I have been touting Tiffany Reisz’s The Siren as my favorite book within the genre I write since I read it last fall. Because I discovered it in the middle of writing my second book, I didn’t have the luxury of reading it several times and totally immersing myself in Nora Sutherlin’s world like I would have were I not a writer myself.
I miss the days when I was just a reader. As a reader you can read books over and over again until you either get enough, or desire to read more. With great books, you always desire to read more because you just know you’ve missed something pertinent as you devour the words. The Siren falls in the category of “great book” for me and is one that I will read again and again.
There are many things about The Siren I consider utter genius, which I will attempt to share with you in this review. First of all, I love that the heroine, Nora Sutherlin is an erotica writer who practices the peculiar brand of kink she writes about. She is also a Dominatrix whose clientele lists reads like a veritable Who’s-Who in New York City, and around the world. Although she is a best-seller at thirty-three, Nora is not embraced by the literary world, much like a true-to-life erotica writer we all know and some love today. However, unlike this best-selling erotica writer we know today, Nora Sutherlin agrees to work with a renowned editor to improve her story which is being published by Royal House Publishing.
Editor, Zachary Easton, nicknamed “The London Fog” because of his less-than-sunny disposition, has been assigned by his managing editor, J. P. Bonner to make Nora’s new book the stellar literary work it deserves to be. Zach reluctantly agrees to take Nora on conditionally. As he prepares to leave for the L.A. branch in six weeks, he will work with Nora on the rewrites, but he will decide once the book is finished if it should be published. After a rough start, surprisingly, Nora’s writing impresses Zach, and they work very well together–even through the growing attraction they have for each other.
Although they each have previous relationships (and in Nora’s case, a burgeoning current relationship) that preclude anything other than a physical relationship for them, Zach has assured Nora there won’t be any sex until after the book is finished. Nora rises to the challenge and uses this as her motivation to meet Zach’s deadline. She is also very driven, because she hopes her work will finally be validated by her new publisher.
As drawn to Nora as he is, Zach remains irrevocably in love with his estranged wife, Grace, and he tortures himself incessantly for having lost her. His feelings for Grace continue to exist even though he indulges himself with guilt-ridden fantasies about Nora. While Nora remains irrevocably in love with Søren, the man who introduced her to BDSM, and exercises her Catholic guilt over her feelings for Wesley, her nineteen year old assistant. There is a healthy amount of guilt and secrets to go around for all.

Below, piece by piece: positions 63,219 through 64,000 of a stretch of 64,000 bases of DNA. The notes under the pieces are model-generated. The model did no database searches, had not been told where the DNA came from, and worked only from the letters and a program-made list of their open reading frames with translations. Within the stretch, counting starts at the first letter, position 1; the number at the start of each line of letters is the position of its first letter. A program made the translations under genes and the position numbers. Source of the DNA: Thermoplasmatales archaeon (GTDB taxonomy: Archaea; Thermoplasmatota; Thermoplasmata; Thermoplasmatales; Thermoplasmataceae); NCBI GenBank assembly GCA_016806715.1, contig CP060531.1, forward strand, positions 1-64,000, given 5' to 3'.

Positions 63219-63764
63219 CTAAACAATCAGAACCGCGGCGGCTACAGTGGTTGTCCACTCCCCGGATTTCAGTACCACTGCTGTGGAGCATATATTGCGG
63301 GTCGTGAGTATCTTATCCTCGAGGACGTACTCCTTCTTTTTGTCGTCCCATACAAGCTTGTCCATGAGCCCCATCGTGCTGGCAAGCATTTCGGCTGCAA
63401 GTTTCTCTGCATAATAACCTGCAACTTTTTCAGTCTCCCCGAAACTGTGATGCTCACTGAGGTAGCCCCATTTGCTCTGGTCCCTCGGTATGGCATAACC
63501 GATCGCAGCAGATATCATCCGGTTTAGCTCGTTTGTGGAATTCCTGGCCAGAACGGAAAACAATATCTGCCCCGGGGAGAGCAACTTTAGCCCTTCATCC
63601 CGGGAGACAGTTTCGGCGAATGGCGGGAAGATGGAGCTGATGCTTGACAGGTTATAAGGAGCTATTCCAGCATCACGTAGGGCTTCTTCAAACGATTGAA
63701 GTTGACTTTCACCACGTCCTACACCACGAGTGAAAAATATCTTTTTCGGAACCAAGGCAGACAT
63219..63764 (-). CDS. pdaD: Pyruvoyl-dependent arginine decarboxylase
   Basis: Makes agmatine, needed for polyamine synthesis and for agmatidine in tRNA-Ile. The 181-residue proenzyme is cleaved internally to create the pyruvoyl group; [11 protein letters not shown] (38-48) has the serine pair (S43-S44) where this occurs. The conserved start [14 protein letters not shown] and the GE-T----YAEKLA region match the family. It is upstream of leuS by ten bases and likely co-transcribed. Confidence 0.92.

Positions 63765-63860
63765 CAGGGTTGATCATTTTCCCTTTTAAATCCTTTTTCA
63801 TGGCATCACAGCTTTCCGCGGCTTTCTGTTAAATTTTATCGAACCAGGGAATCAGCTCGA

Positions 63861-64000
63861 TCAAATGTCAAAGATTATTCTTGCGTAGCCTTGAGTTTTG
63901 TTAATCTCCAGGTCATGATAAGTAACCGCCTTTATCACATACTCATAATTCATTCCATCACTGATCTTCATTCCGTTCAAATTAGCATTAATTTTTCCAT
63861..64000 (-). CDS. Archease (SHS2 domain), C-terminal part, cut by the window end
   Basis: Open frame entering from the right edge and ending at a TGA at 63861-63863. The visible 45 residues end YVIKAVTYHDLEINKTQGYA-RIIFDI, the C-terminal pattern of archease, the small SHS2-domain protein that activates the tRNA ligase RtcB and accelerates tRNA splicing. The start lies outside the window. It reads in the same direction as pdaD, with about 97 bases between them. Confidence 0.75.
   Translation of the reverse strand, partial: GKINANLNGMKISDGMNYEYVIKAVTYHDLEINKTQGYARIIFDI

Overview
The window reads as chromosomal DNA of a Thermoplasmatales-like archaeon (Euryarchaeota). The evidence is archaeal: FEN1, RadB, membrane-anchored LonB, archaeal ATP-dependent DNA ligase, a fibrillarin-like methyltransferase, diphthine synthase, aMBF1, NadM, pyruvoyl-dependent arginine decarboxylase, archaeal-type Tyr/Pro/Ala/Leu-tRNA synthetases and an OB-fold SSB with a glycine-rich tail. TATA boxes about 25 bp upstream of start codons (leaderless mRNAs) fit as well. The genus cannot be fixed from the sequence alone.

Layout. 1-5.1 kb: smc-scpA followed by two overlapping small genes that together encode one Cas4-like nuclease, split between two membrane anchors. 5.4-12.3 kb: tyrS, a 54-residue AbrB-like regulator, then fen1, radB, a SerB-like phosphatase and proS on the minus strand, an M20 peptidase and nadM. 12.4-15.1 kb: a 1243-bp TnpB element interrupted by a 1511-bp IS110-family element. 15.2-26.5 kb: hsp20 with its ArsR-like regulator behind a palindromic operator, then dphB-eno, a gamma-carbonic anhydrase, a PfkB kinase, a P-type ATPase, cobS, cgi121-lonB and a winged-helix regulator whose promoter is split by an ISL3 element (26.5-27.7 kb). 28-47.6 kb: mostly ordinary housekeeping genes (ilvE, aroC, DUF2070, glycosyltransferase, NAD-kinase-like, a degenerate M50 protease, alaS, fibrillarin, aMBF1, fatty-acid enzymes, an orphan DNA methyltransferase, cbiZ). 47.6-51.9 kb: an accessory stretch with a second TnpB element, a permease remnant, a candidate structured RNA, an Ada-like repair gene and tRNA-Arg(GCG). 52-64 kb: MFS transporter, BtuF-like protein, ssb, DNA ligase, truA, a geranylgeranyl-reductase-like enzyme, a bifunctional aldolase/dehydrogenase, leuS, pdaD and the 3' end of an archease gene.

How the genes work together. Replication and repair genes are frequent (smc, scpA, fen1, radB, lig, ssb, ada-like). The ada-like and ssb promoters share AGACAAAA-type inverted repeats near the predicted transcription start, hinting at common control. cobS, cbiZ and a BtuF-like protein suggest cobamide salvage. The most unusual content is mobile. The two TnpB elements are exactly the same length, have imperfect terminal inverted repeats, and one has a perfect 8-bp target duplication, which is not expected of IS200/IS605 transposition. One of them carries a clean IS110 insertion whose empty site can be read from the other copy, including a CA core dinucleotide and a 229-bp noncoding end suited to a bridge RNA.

Reisz masterfully develops the characters, peeling layer after layer of their secrets back to reveal exactly who they are. Another facet of the genius of the author is her use of the juxtaposition of the sacred and the profane, skillfully interwoven in a way that one might believe revolting to both the truly religious and the atheist alike, but somehow Reisz makes it all work. She also infuses Nora Sutherlin with that inimitable quality that some women possess which makes other women immediately hate her. I expected to despise Nora by the end of the book, but she and all the other players were written so beautifully, the objective reader can only love them and root for them to be happy. However, because there’s only one Nora and three men (in this book) who are part of her romantic life, someone is going to be hurt.
Nora cloaks her vulnerability in a blunt, unapologetic, in-your-face strength that could be off-putting, but you can’t resist loving her, as all the men in her life clearly do. Zach is taciturn and charming, but tortured by a guilty conscience of his own making. Kingsley Edge is one character I really want to get to know better, but what I saw of him in The Siren was very intriguing. Søren is an enigma, but impressive nonetheless. I had a hard time liking him in the beginning, but he redeems himself in my eyes eventually (and I won’t tell you how, because I’m not going to spoil). And, Wes, the vanilla Christian boy who loves a Dominatrix is absolutely fascinating.
This is one of the most intelligently written books I’ve ever read, bar none. It goes to show that even in the genre of erotica; there are also levels of literary greatness to aspire to, and to be achieved. Tiffany Reisz does this in spades.
The Siren savages your emotions, yet leaves you wanting and needing to have your heart shredded anew; as I’m sure Reisz will happily do again in The Angel, The Prince and coming very soon, The Mistress.
I give The Siren five stars.
Tiffany Reisz lives in Lexington, Kentucky with her boyfriend (a reformed book reviewer) and two cats (one good, one evil). She graduated with a B.A. in English from Centre College in Danville, Kentucky and is making both her parents and her professors proud by writing BDSM erotica under her real name. She has five piercings, one tattoo, and has been arrested twice.
When not under arrest, Tiffany enjoys Latin Dance, Latin Men, and Latin Verbs. She dropped out of a conservative southern seminary in order to pursue her dream of becoming a smut peddler. Johnny Depp’s aunt was her fourth grade teacher. Her first full-length novel THE SIREN was inspired by a desire to tie up actor Jason Isaacs (on paper). She hopes someday life will imitate art (in bed).
THE SIREN was awarded the RT Reviewer’s Choice Award for Best Erotic Romance 2012.
If she couldn’t write, she would die.